Published May 17, 2022
Already a strong supporter of university programs, alumnus John Adams is helping build the Rutgers Summer Service Internship Initiative.
By Sean Downey
John Adams believes Rutgers students have a vital role to play in the world. And he is committed to helping them fulfill that role.
Adams RC’65, who turned to academia after a career in law and finance, understands the value of preparation and payoff. “I see what I am doing as an investment in the students,” he says, “and, collectively, in the future of our larger community.”
He began making that investment some 12 years ago when he funded and helped develop the prestigious and competitive Lloyd C. Gardner Fellowship, which enables School of Arts and Sciences juniors to study global issues.
Now Adams has stepped up to support a major new initiative that seeks to foster a student commitment to public service and civic engagement. The Rutgers Summer Service Internship (RSSI) Initiative will place Rutgers undergraduates as paid summer interns at non-profit and public service organizations.
Rutgers President Jonathan Holloway unveiled the initiative during his inauguration last November as the University’s 21st president, saying, “Through this initiative, we will be giving Rutgers students the chance to support critical social services, to contribute to solutions for our most complex problems, to understand life in America from a different perspective, and to explore how they can strengthen our democracy.”
Getting students involved
The program is now preparing its first cohort of approximately 100 students who will complete a 200-hour internship at organizations ranging from small non-profits to noted agencies like the American Red Cross and American Friends Service Committee.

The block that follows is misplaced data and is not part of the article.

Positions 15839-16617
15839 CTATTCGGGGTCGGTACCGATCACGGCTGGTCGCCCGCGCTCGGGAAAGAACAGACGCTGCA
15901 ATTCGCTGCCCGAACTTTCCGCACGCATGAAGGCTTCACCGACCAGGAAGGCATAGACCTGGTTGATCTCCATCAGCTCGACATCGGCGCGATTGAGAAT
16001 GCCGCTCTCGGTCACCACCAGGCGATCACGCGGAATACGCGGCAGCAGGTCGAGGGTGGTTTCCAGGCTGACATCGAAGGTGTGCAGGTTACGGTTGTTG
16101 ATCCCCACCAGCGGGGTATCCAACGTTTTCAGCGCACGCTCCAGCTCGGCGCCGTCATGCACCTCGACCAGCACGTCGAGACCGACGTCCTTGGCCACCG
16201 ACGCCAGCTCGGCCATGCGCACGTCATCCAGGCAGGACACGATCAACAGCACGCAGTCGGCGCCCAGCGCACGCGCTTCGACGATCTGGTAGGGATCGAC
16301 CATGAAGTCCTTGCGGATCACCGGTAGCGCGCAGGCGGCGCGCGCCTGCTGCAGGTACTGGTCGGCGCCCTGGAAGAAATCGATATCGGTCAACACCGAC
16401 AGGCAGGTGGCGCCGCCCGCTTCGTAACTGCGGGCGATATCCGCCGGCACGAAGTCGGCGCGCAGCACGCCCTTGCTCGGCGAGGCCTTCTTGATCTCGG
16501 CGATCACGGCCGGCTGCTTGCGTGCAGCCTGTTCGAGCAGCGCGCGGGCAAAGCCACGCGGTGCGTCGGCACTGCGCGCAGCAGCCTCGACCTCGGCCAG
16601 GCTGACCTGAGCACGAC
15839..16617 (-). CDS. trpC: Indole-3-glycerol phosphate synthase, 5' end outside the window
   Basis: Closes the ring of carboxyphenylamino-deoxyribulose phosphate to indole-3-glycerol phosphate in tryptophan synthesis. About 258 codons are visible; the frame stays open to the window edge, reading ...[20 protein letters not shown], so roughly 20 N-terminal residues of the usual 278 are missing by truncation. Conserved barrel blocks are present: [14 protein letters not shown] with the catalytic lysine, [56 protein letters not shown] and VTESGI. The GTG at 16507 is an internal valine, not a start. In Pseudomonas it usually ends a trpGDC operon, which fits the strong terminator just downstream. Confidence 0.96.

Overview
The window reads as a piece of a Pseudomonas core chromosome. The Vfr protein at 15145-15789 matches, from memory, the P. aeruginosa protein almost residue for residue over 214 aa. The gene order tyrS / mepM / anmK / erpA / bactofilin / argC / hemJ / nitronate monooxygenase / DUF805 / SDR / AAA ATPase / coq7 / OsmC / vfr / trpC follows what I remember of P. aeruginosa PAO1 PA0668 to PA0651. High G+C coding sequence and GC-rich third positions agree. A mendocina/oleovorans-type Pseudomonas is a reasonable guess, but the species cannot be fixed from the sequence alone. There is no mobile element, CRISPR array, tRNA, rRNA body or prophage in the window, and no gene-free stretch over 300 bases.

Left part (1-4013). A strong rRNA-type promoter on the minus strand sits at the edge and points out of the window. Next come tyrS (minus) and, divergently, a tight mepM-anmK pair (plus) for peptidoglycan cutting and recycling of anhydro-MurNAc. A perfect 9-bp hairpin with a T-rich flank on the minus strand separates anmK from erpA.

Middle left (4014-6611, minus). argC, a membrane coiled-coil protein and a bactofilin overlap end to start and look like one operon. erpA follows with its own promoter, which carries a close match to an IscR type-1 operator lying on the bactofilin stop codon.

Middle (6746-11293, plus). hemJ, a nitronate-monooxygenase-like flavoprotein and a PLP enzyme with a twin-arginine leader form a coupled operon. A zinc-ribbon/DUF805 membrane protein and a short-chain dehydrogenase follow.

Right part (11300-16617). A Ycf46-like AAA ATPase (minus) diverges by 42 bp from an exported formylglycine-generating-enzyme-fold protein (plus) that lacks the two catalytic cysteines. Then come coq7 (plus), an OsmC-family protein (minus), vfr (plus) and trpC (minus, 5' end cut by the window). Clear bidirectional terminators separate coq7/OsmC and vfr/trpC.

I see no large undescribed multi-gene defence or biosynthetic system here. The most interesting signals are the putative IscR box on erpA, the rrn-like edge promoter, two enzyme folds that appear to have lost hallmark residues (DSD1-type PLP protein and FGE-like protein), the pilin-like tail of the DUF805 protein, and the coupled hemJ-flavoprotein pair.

Adams likes the initiative’s reciprocal benefits: students get experience in working in professional settings while organizations get support to accomplish their missions.
But the key, he says, is the way the program gets students involved in the vital issues of the community.
That depth of involvement has been a constant theme in his own life. Adams was a lawyer and then president of a New York-based investment firm before, at the age of 60, starting a bold third act as an academic deeply engaged with contemporary issues.
In 2005, he founded a think tank affiliated with Oxford University that brings together top policymakers, academics, and other professionals to study the role of law in society. He also started teaching an undergraduate political science seminar at Rutgers on the role of courts in a democratic society. He established the Gardner Fellowship in 2011.
In discussing the RSSI Initiative, Adams says he believes that public service can have an enduring impact on students’ lives while also helping repair a deeply polarized society. He cites his own experience as a veteran of the United States Air Force, where he served as an officer in the Judge Advocate General’s Corps.
“The military took me out of my routine and exposed me to people and areas of the country I would not have otherwise been exposed to,” he says. “I think having some form of universal community service can enhance an individual’s life, while at the same time contribute to the idea of participatory citizenship necessary for a healthy democracy.”
Engaging with community
Adams grew up in a family involved in the civic life of their Morris County community of Lincoln Park. His mother was a PTA president, his father was president of the local Lions Club, and his sisters and daughter became teachers. “There was a family sense of engagement with the community,” he says. “It was part of our culture.”
As a Rutgers undergraduate in the early 1960s, he was influenced by history professor Lloyd Gardner, who challenged students to rigorously examine issues of the day, including the Vietnam War, which Adams came to oppose. In naming the SAS fellowship after Gardner, he sought to challenge students to live up to the history professor’s expectations.
Adams was motivated to support Rutgers students in part by his experience serving on a Rhodes Scholar committee. He saw that Rutgers students, given the opportunity, could compete at the very highest levels and against students of elite private colleges. Programs such as the Gardner Fellowship, he reasoned, would help prepare them for such challenges. And he feels the same about newer initiatives like RSSI.
Deeply aware that students will one day be called upon “to address issues that our country is dealing with,” Adams notes that public universities must give those students the experience necessary to become involved and productive citizens. “I believe that the Rutgers Summer Service Internship Initiative will go a long way to accomplishing this goal,” he says.